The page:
According to the U.S. Fish and Wildlife Services, wolves do not make good pets. The idea of owning a wolf or a wolf-dog cross is appealing to some people who profess a great love and respect for wolves. They want to share their lives and homes with a wild spirit. Perhaps they even believe that by perpetuating the genes of wild wolves, they are doing the species a favor.
The reality of owning one of these animals is often very different.
While wolf puppies might be every bit as cute as dog puppies, they will grow up to be wolves, not dogs, no matter how much they are treated like dogs.
Wolfdogs as Pets
A wolfdog (also called a wolf–dog hybrid or wolf hybrid) is a canid hybrid resulting from the hybridization of a domestic dog (Canis lupus familiaris) to one of four other Canis sub-species, the gray (Canis lupus), eastern timber (Canis lycaon), red (Canis rufus), and Ethiopian wolves (Canis simensis).
It’s both understandable and surprising that people want to take a bit of that wildness home in the shape of a wolf/dog mix — or “wolfdog” — which some consider representing the best of both worlds: a dog’s friendly companionship paired with a wolf’s good looks and untamed nature.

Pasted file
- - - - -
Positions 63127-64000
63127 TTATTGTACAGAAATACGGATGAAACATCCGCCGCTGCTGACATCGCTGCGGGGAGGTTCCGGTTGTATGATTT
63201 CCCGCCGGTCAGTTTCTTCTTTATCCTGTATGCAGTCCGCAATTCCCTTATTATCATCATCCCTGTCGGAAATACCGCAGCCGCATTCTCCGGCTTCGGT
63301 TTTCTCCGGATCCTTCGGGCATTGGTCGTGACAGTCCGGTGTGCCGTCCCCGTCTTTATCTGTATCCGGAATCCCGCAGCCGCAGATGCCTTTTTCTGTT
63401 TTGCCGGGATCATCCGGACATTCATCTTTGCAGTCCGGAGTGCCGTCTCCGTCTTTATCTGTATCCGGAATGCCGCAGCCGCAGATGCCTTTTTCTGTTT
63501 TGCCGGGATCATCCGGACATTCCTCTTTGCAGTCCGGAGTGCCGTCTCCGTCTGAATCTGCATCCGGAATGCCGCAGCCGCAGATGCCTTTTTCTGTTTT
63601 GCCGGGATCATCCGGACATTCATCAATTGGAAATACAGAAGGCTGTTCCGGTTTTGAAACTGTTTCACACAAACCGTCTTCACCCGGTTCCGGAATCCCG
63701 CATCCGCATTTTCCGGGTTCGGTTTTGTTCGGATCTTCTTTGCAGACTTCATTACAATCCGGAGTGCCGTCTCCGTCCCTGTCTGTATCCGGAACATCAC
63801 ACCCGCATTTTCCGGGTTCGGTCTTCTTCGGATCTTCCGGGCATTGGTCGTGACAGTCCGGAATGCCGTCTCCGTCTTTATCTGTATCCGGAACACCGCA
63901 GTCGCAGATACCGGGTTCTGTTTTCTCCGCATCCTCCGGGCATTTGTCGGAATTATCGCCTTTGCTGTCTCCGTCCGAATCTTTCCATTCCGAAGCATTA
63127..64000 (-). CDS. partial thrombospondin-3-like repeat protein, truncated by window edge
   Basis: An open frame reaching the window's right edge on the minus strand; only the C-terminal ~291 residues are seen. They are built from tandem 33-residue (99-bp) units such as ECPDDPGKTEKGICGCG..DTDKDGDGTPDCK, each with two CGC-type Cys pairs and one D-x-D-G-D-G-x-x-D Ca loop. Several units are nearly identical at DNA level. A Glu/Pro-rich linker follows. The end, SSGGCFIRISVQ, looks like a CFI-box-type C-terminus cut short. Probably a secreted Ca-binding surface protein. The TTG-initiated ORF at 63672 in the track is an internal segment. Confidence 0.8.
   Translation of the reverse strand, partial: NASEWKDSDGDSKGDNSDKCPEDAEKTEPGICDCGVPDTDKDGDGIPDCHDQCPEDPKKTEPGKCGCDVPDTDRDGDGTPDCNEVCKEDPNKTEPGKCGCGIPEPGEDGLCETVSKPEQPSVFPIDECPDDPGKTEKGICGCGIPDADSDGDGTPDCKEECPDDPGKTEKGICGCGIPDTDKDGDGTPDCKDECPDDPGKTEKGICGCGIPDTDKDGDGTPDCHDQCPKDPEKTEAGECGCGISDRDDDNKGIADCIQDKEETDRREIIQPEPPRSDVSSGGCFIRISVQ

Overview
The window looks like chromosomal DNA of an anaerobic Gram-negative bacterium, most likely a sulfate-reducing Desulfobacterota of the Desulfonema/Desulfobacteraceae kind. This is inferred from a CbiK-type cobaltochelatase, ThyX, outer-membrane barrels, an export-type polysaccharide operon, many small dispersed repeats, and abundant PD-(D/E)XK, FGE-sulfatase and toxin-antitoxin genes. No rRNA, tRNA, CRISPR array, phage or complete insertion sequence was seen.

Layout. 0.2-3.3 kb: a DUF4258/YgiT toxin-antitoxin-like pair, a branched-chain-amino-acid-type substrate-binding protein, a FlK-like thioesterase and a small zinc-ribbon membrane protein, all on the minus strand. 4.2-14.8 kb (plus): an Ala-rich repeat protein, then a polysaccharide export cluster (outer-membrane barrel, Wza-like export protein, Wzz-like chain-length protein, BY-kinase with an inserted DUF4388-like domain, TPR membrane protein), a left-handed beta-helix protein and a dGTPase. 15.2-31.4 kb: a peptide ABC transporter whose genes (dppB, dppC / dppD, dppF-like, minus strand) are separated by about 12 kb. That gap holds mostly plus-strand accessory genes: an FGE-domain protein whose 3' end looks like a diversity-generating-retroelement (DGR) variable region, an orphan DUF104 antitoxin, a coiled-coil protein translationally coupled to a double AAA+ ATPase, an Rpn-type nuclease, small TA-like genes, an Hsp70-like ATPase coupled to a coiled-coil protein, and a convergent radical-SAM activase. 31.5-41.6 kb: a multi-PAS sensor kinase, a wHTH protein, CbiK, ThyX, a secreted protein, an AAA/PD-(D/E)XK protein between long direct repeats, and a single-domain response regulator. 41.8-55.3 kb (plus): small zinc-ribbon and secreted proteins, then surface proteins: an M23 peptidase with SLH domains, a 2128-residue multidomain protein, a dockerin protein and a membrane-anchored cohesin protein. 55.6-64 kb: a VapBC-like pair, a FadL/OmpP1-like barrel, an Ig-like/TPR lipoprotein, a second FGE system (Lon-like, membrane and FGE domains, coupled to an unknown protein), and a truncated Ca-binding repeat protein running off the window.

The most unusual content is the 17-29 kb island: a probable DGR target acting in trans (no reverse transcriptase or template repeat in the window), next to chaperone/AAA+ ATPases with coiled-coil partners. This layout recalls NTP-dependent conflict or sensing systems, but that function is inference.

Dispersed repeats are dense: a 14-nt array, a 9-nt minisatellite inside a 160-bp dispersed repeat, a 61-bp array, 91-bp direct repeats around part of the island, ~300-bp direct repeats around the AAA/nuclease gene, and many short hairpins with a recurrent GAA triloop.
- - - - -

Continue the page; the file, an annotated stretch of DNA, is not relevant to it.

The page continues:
Wolfdogs are perhaps the most misunderstood — and, many would argue, mismanaged — animals in America. Advocates say they can be wonderful pets, while opponents argue that they’re unpredictable, untrainable and inherently dangerous.
They’re permitted in some places, forbidden in others and are showing up on breed ban lists, along with Pits and other so-called “dangerous breeds.” It is illegal to own a wolfdog in Alaska, Connecticut, the District of Columbia, Hawaii, Idaho, Illinois, Louisiana, Maryland, Massachusetts, Michigan, North Dakota and Rhode Island.
Experts have determined that wolves and dogs share more than 99 percent of their DNA, but those few strands make a big difference. Like a wild animal, a wolf must be self-sufficient, capable of finding (and killing) prey, fending off enemies and preserving its life — essentially the opposite of what you want in an animal who’s sharing your home. Wolfdogs may display any or all of these behaviors to one degree or another, including:
- High-level curiosity. Wolfdogs will investigate everything in the home.
- A drive to roam. A wolf’s genes tell her to hit the road (and get out of any enclosure she’s been put into) and defend her territory. Wolves also mark their territory with urine more frequently and copiously than dogs do.
- A propensity toward den-building and digging. They can destroy your lawn (and furniture) in the same exercise and can also dig several feet down to escape from an enclosure.
- A strong predatory instinct. Pet wolfdogs often make short work of cats and small dogs, and may also attack bigger animals. Unfortunately, that drive can also be directed at humans; children are especially vulnerable.
Wolf and Wolfdog Pet Names
Here's a list of suggested names for pet wolfdogs:
Deogee Shawna White Wolf
Smokey Four Socks
Sun of Malikye